1.Congratulations on achieving such an amazing feat. Tell us a bit about yourself. Please also tell us your individual marks in each subject.
I am Vanni Jhawar from Pune, currently studying MBBS from RCSM GMC Kolhapur.
My marks out of 200 were 152, 157 and 159 in Anatomy, Physiology & Biochemistry respectively.
2.So, when all of this is new and the rest of us are still busy figuring the head and tail of the subject, how did you tackle and master the syllabus?
There’s no such magical word as mastering the syllabus, because no matter how much u study it’s never enough to complete the syllabus it’s just about giving your best effort in understanding the subject. All the 3 subjects carve your basics, without which none of the clinical subjects will make sense. It’s very logical and all you need to do is relate things everywhere. For eg. You can link metabolic disorders with physiological manifestations and anatomical appearance and there…. hey you get a pathology… everything is related…. and learning it is actually a fun experience.
3.Did you have a set schedule, a time table that you stuck to? What were the daily hours that you put in self study ?
I had no time table, actually I did, but it was hypothetical. You never can study by deciding what to do it all depends on the mood. Either I would study the whole day or not study at all. Just before exams, I used to try studying for minimum 6-7 hrs a day, rest of the times the figures varied.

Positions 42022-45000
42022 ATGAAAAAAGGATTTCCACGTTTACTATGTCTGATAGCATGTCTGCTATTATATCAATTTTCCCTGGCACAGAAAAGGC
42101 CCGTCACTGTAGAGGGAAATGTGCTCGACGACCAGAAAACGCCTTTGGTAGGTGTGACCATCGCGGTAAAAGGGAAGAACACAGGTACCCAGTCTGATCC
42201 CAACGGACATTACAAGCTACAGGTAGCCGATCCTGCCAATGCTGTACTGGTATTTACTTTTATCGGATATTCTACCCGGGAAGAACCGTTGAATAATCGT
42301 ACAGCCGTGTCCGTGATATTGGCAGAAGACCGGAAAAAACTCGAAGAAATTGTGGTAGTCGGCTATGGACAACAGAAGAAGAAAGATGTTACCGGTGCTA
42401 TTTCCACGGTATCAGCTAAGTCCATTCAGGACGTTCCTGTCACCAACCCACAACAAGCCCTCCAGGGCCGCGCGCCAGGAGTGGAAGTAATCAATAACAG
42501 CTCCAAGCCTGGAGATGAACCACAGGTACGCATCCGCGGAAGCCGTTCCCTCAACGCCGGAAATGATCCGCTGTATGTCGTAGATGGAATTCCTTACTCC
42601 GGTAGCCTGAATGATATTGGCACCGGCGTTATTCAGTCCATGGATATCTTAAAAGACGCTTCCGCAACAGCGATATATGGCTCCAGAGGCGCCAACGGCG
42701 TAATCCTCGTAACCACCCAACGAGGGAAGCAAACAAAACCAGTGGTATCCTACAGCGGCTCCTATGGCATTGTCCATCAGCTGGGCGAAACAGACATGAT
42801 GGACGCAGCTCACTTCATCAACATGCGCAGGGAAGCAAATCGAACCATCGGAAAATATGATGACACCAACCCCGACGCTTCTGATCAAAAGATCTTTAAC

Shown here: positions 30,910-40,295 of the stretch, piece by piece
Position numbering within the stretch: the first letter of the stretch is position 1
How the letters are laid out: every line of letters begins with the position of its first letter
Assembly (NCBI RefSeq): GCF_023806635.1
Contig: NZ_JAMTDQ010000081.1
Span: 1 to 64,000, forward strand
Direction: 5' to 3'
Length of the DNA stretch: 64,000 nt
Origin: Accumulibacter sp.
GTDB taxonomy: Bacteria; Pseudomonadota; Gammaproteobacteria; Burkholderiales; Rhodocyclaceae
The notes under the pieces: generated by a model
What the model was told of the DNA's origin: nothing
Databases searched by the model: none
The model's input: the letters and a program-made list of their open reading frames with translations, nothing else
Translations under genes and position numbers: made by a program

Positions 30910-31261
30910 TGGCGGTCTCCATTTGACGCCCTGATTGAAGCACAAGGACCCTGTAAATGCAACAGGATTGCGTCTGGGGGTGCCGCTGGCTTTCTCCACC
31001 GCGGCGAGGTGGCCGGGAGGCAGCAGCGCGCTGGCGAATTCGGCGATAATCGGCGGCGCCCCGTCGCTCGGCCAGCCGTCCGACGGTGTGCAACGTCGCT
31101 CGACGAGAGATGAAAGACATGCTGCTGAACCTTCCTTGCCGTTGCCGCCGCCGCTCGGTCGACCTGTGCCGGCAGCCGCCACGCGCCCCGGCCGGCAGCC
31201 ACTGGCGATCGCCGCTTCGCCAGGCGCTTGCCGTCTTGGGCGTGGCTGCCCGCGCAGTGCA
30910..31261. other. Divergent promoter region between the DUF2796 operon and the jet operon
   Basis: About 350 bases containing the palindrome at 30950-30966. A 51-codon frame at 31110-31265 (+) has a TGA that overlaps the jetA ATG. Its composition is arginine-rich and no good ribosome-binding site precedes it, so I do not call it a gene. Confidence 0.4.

4.Did you have a different methodology of tackling the subjects? Any special notes that you prepared?
In the beginning I used to read anything I felt like… but when I was done reading most of the imp topics… I used to correlate and read, like I used to read pancreas from anatomy… then from physio… about the functioning and then the molecular basis in biochemistry. This made studying real fun because you get to relate everything and understanding becomes easier, since most of the points get repeated it becomes very helpful… I had no special notes as such, but to write answers, I used to write down the subtitles and then elaborate by myself.
5.Do you have any special pointers for specific subjects? The do’s and don’ts of it?
DO everything u can… don’t just do the imp topics and all because anything and everything is important. In a future clinical case a patient will just not come for a liver disease because HEY that was an imp topic!!! They can come for something as trivial as constipation! So I m not saying study each and every word because that’s not possible in a timespan of 1 yr to complete especially anatomy, because it’s sooo sooo huge!!